There are vacation getaways for those who want to avoid the stress of humdrum life, and then there are vacation getaways for those who want to escape the prying eyes of the paparazzi.
The 13,600-acre Yellowstone Club in Montana sits solidly in the latter group, a private retreat for successful folks who want to return to simpler times when they could relax with family and friends in a casual (albeit majestic) outdoor setting.
Former "Entertainment Tonight" anchor Mary Hart and her television producer husband, Burt Sugarman, have put their 160-acre Elk Horn Ranch in the club on the market for $19.5 million. You won't find the property on the multiple listing service, because this exclusive club isn't for everybody, explains Bill Collins, vice president and director of sales with the club.
New owners will be invited to join the club, which adjoins a 254,000-acre national forest. The Sugarmans' ranch includes a 6,000-square-foot home with six bedrooms and a loft, along with seven bathrooms and a powder room. There's also a one-bedroom wranglers' cabin and a detached garage with an apartment above it.
The living room in the main house features a vaulted ceiling and opens to a large outdoor deck. The kitchen, which includes wood cabinetry and top-of-the-line appliances, leads to a bar area, which in turn connects to the living room. "It's rustic," says Collins, "but it's also sophisticated."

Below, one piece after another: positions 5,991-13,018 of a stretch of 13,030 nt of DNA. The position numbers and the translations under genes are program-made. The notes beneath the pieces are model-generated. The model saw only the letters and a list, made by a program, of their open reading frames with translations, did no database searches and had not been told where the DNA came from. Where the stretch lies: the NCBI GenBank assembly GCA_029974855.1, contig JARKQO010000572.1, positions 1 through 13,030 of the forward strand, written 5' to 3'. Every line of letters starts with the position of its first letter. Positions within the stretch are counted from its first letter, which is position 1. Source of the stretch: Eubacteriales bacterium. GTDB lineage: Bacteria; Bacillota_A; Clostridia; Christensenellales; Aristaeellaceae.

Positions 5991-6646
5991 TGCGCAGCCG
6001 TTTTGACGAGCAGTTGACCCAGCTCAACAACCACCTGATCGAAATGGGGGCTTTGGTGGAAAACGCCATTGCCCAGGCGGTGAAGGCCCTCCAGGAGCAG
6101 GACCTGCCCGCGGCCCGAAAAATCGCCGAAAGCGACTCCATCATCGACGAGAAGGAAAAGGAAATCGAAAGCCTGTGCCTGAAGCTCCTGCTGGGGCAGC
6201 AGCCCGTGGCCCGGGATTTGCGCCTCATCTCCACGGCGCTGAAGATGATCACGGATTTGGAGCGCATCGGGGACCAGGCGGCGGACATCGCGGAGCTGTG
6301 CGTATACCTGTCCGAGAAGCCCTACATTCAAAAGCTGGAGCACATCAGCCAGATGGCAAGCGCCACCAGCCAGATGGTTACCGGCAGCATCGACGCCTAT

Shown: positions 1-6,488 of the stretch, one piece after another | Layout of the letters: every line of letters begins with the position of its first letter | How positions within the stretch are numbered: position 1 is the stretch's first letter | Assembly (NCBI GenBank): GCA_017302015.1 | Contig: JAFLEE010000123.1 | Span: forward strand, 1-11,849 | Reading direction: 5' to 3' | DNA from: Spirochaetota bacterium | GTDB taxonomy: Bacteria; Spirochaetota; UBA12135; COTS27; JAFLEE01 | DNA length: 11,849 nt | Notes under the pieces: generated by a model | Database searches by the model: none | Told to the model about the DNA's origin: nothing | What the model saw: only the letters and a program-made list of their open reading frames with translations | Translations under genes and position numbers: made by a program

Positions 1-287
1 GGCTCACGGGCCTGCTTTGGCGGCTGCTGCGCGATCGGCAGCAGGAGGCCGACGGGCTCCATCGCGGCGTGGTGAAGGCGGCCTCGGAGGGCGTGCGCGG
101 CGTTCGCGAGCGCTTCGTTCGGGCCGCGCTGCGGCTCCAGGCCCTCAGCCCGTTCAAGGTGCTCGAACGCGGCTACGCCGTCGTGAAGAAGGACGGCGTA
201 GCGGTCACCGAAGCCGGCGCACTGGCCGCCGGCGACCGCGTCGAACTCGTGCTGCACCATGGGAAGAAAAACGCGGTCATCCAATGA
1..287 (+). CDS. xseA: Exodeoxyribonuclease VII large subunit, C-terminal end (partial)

The residence, one of only 500 currently built in the club, was created as an equestrian property and is ideal for anyone who enjoys horses and wants to keep them on the property, Collins notes. Wildlife abounds in the area, making it perfect for nature lovers, too. "You see deer, elk, bear, bald eagles, fox," Collins adds.
The Elk Horn Ranch sits on the western edge of the club. Its entrance roadway is crossed by one of the many hiking trails in the club, and the area features other activities such as skiing Pioneer Mountain, biking, and fishing. The club includes many families with children, so family activities are a large part of the lifestyle there, Collins notes.
Despite the grandeur of the club, there's little pretense among members, Collins notes. "The people who come up here are sort of anti-Aspen," he says, joking about the renowned ski town in Colorado that attracts the glitterati. "The people who are up here are here to get away. Members who are celebrities want to be treated the way they were before they were celebrities. They want to be part of the community."
Hart was America's sweetheart for 30 years as host of "ET" and grew up in South Dakota, so it's understandable why a place like the Yellowstone Club was an attraction for her.